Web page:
Saint Helena’s Portrait
Saint Helena was the wife of the Roman emperor Constantius I and the mother of the emperor Constantine the Great. Due to her significant influence during his reign, Constantine minted coins with her name, titles and portrait.
Influence of Helena
Helena was married to Constantine’s father, Constantius, until they divorced around 289 A.D. After he divorced Helena, Constantius married Theodora, the step-daughter of the Emperor Maximinianus. After his father died and he ascended to the throne, Constantine’s mother became an influential figure in his life, becoming a member of the imperial courts and helping him rule Rome.
Helena is most remembered for spreading Christianity throughout the Roman Empire. Helena is credited with overseeing the construction of the Church of the Nativity, Bethlehem and the Church on the Mount of Olives, where Jesus was said to be born and ascend to heaven. According to legend, Helena’s search for Christian relics resulted in the discovery of the cross on which Jesus was crucified. She reportedly found three crosses under a pagan temple. To determine which is the right cross, Helena had a deathly ill girl is brought to the site. When she touched the True Cross, she was cured. Helena subsequently ordered the building of the Church of the Holy Sepulcher on the site of her discovery.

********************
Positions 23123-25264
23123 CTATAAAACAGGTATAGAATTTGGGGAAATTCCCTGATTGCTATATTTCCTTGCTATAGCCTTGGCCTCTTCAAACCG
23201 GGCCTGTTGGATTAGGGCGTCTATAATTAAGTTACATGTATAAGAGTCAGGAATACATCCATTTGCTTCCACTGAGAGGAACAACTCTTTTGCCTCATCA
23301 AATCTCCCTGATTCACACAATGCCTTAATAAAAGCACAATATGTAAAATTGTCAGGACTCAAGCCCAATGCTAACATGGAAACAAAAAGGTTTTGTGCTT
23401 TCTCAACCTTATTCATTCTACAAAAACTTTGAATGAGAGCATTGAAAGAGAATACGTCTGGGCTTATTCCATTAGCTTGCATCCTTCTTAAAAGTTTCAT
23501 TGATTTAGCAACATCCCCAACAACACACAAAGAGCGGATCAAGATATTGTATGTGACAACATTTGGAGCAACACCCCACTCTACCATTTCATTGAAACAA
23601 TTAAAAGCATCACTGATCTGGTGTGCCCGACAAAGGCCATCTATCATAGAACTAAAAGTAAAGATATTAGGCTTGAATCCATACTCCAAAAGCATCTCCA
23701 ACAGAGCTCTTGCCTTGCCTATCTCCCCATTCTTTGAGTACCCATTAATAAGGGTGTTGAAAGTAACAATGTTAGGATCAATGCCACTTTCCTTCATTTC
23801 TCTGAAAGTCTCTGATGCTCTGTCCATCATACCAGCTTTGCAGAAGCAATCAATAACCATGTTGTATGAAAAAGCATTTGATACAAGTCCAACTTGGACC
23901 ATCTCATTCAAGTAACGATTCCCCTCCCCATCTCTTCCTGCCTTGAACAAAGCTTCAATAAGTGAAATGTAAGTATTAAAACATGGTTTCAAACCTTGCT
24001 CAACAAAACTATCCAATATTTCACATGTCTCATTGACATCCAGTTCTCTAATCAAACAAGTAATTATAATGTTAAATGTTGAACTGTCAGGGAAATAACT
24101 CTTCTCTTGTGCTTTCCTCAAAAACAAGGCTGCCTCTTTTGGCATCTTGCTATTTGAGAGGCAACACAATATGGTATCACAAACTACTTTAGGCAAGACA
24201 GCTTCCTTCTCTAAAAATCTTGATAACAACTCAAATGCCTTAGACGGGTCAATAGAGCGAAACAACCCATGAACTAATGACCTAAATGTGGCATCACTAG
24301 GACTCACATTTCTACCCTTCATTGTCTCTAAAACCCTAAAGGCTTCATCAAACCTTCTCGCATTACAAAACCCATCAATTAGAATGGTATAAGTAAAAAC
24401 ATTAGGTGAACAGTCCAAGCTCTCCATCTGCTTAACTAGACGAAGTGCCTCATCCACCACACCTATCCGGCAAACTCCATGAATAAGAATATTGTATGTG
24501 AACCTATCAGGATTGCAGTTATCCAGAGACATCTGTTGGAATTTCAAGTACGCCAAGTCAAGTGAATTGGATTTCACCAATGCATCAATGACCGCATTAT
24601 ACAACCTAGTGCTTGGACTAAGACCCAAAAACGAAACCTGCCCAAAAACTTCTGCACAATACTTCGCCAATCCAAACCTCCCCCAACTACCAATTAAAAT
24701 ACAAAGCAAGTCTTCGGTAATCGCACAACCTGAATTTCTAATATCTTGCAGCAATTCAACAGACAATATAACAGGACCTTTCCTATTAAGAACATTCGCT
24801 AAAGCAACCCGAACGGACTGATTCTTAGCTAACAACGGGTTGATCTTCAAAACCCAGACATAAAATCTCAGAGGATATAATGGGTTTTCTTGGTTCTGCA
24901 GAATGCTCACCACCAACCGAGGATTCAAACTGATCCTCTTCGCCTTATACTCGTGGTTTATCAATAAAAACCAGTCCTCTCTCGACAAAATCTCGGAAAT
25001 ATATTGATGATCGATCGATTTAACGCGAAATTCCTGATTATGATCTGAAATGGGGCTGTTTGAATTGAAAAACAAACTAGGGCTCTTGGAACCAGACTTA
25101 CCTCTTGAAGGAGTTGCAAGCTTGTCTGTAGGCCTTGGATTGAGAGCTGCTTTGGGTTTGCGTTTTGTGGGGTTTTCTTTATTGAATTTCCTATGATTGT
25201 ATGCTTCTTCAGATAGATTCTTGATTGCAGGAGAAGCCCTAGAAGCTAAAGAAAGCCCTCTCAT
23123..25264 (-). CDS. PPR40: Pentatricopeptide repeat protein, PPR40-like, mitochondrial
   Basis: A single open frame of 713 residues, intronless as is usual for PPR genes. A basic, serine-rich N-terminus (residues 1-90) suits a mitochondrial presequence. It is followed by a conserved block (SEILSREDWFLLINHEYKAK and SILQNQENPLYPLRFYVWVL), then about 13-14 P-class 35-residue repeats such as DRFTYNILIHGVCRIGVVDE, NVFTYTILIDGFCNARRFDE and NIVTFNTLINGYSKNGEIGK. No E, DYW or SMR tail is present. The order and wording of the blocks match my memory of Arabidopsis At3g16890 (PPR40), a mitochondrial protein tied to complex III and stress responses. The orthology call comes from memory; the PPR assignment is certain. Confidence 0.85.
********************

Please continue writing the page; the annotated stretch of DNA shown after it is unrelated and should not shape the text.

Helena is a saint in the Eastern Orthodox, Oriental Orthodox, and Roman Catholic churches. She is considered the Patron Saint of archaeologists, divorced mothers, and converts to Christianity.
Coins Honoring Helena
In 318 A.D., Constantine first struck small, bronze coins honoring his mother. They coincided with him proclaiming her Helena Nobilissima Femina. Six year later, Constantine bestowed the title of Augustus on Helena. A variety of follis coins were subsequently minted to honor her.
The most common version of the Helena Follis features her portrait on the obverse. Her draped bust faces right wearing a necklace and pearl diadem. The obverse includes the inscription FL HELENA AVGVSTA. The reverse shows Securitas (Security) standing left, lowering a branch with her left hand, raising a robe with her right hand. It also includes the inscription SECVRITAS REIPVBLICE.
The coins were minted in various locations across the Roman Empire, including Rome, Antioch, Alexandria, Siscia, and Thessalonica. Each coin includes letters in the coin’s exergue indicating the mint of issue, i.e. TS for Thessalonica.